Prescription drug DWI is a criminal charge you can face in Texas if you are arrested for driving while intoxicated by prescribed medication.
According to the Texas Penal Code, intoxication means “not having the normal use of mental or physical faculties by reason of the introduction of alcohol, a controlled substance, a drug, a dangerous drug, a combination of two or more of those substances, or any other substance into the body.”
There are many prescribed drugs known to cause impairment. These include opioids, muscle relaxants, sedatives, and even some antidepressants. If you are taking one of these drugs and choose to drive, a police officer could arrest you if you’re stopped on suspicion of DWI.
If you are taking a legally prescribed medication that doesn’t impair your mental or physical abilities, such as birth control or blood pressure medication, then you are unlikely to face a DWI charge. That said, if a police officer believes you are impaired by any medication you’re taking – whether it’s widely known to cause impairment or not – you can be arrested for DWI.
What Are the Penalties for Prescription Drug DWI?
In Texas, the penalties for prescription drug DWI are no different than alcohol-related DWI. A conviction can mean jail or prison, hefty fines, a suspension of your driver’s license, and other requirements imposed by the court.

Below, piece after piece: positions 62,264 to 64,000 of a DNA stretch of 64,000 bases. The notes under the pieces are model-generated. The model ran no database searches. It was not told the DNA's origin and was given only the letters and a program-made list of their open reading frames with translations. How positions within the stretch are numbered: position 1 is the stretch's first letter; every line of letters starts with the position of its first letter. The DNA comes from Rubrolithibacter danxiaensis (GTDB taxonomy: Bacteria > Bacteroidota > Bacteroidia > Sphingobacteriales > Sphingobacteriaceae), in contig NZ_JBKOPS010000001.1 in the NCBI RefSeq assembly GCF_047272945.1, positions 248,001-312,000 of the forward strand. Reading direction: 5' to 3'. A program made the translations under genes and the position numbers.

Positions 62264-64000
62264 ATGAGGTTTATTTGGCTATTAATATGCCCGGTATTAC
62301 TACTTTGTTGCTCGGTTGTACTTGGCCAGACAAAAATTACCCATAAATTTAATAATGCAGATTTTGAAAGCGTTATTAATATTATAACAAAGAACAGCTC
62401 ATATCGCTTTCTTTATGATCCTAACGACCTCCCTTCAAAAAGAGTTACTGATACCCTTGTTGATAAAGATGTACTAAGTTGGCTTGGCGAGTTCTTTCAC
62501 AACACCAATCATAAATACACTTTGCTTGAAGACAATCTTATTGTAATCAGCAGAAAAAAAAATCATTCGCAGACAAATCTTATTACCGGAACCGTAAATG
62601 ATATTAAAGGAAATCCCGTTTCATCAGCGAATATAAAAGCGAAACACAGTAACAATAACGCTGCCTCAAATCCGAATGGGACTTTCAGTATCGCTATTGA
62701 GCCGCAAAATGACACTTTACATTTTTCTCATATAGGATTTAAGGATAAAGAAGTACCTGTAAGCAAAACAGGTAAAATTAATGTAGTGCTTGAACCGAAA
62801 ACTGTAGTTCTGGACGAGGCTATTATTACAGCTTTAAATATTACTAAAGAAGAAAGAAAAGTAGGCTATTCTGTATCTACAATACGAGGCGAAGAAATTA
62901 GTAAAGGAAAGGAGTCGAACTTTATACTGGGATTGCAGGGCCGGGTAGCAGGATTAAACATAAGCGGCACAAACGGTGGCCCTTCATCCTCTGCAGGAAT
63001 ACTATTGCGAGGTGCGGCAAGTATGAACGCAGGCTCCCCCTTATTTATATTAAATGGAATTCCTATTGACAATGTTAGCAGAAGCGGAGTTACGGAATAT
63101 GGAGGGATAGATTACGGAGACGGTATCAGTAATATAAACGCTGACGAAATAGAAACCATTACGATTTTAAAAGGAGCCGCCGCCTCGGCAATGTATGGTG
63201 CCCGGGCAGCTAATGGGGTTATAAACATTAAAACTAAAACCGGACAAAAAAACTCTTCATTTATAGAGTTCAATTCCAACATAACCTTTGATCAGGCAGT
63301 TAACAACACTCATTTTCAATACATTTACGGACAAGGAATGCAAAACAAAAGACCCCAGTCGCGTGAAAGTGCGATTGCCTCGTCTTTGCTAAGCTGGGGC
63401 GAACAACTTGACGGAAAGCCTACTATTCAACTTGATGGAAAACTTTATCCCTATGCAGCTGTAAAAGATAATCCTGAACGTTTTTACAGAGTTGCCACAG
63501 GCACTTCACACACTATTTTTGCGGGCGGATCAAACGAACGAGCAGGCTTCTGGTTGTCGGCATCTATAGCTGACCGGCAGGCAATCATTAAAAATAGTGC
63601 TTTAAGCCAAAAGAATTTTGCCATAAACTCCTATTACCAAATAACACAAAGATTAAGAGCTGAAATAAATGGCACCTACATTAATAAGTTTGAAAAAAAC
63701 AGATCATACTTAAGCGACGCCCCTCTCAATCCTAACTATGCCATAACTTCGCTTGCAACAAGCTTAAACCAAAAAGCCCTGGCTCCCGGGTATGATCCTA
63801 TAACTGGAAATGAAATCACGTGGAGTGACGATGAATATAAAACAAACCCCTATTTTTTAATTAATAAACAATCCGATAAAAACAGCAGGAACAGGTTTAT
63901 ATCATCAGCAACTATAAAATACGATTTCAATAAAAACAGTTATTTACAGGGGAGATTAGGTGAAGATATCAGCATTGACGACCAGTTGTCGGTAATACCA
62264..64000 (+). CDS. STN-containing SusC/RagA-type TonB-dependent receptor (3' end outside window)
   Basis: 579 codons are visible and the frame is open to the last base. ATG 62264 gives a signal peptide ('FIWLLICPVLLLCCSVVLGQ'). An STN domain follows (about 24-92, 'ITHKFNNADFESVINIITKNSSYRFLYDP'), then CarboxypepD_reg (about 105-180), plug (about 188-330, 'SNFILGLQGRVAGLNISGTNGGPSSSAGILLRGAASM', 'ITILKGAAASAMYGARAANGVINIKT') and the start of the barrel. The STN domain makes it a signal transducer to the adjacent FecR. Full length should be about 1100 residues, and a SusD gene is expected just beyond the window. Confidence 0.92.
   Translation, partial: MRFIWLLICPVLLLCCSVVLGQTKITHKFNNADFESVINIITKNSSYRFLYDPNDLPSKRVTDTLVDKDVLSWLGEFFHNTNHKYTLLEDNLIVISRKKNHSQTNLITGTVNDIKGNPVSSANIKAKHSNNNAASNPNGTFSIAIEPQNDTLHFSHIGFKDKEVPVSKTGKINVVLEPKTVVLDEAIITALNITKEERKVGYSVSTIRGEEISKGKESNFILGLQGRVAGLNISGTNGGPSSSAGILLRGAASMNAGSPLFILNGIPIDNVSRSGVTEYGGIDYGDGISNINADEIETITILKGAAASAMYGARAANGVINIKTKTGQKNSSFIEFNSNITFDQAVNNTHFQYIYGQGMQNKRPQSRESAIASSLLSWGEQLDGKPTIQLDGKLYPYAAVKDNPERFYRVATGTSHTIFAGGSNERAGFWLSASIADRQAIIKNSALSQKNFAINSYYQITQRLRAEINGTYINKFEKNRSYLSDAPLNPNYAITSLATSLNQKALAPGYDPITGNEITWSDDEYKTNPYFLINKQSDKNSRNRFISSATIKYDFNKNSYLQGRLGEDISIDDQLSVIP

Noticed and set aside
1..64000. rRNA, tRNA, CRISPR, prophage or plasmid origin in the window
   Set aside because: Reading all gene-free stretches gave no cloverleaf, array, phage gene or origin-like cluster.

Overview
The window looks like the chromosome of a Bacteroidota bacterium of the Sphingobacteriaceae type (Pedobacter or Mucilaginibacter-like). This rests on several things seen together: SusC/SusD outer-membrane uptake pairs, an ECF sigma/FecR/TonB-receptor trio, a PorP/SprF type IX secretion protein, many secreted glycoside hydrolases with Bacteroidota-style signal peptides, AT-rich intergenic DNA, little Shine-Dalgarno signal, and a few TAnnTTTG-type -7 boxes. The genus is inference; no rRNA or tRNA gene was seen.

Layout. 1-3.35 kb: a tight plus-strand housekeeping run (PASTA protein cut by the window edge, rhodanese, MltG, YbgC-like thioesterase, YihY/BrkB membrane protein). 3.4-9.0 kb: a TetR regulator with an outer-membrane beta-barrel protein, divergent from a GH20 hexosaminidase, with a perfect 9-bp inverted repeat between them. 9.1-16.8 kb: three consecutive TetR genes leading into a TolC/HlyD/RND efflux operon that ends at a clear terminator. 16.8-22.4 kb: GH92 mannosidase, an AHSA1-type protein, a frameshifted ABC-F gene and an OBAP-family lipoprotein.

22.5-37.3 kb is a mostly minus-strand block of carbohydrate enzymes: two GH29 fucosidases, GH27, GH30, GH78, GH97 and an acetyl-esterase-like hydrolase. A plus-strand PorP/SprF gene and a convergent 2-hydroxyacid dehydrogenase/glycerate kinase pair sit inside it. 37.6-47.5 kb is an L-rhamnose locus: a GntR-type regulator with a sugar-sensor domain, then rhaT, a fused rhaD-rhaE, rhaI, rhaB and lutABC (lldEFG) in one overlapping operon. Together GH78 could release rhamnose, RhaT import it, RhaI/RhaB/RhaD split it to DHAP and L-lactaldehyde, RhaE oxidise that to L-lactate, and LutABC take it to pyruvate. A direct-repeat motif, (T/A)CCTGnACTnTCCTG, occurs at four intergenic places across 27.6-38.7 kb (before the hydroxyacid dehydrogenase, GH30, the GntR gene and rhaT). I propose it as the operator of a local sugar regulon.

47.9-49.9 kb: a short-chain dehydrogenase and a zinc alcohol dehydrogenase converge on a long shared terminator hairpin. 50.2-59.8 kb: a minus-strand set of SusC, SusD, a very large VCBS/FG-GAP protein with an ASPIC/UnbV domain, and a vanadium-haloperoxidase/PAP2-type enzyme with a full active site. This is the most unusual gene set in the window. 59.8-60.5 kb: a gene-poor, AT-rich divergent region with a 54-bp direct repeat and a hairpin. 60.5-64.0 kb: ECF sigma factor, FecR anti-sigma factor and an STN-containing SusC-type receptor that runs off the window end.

If you have prior convictions, damaged property, or injured or killed someone, these are considered aggravating circumstances that can sharply increase the potential penalties’ severity.
First-Time DWI Conviction
First offenses for prescription drug DWI are often charged as Class B misdemeanors. A conviction can mean serving up to six months in jail, paying a $2,000 fine, and losing your license for one year.
Second DWI Conviction
A second DWI is charged as a Class A misdemeanor. A judge can punish a second DWI conviction with up to a year in jail, $4,000 in fines, and a loss of your license for two years.
A third or subsequent DWI offense is charged as a felony, where a conviction can mean 2 to 10 years in prison and a loss of one’s driver’s license for up to two years.
Will Showing the Police My Prescription Help?
It might, but not in the way you’d think. If you are prescribed a heavily controlled drug for a legitimate ailment, showing the police officer your prescription can help you avoid drug possession charges.
Other than that, it’s unlikely that having your prescription handy will help you during a DWI investigation. It might even cause your arrest by confirming the police officer’s suspicion that you are impaired by a drug.
If You’re in Trouble, We’re Here to Help
If you are facing criminal charges for driving while impaired by your medication, you need legal help. Rodriguez & Gimbert, P.L.L.C. can offer the legal support necessary to help you fight prescription drug DWI charges. We know how serious the consequences of a conviction can be, which is why we strive to pursue all possible options that may help our clients.
Learn more during an initial consultation with our team. Contact Rodriguez & Gimbert, P.L.L.C. online now to learn more.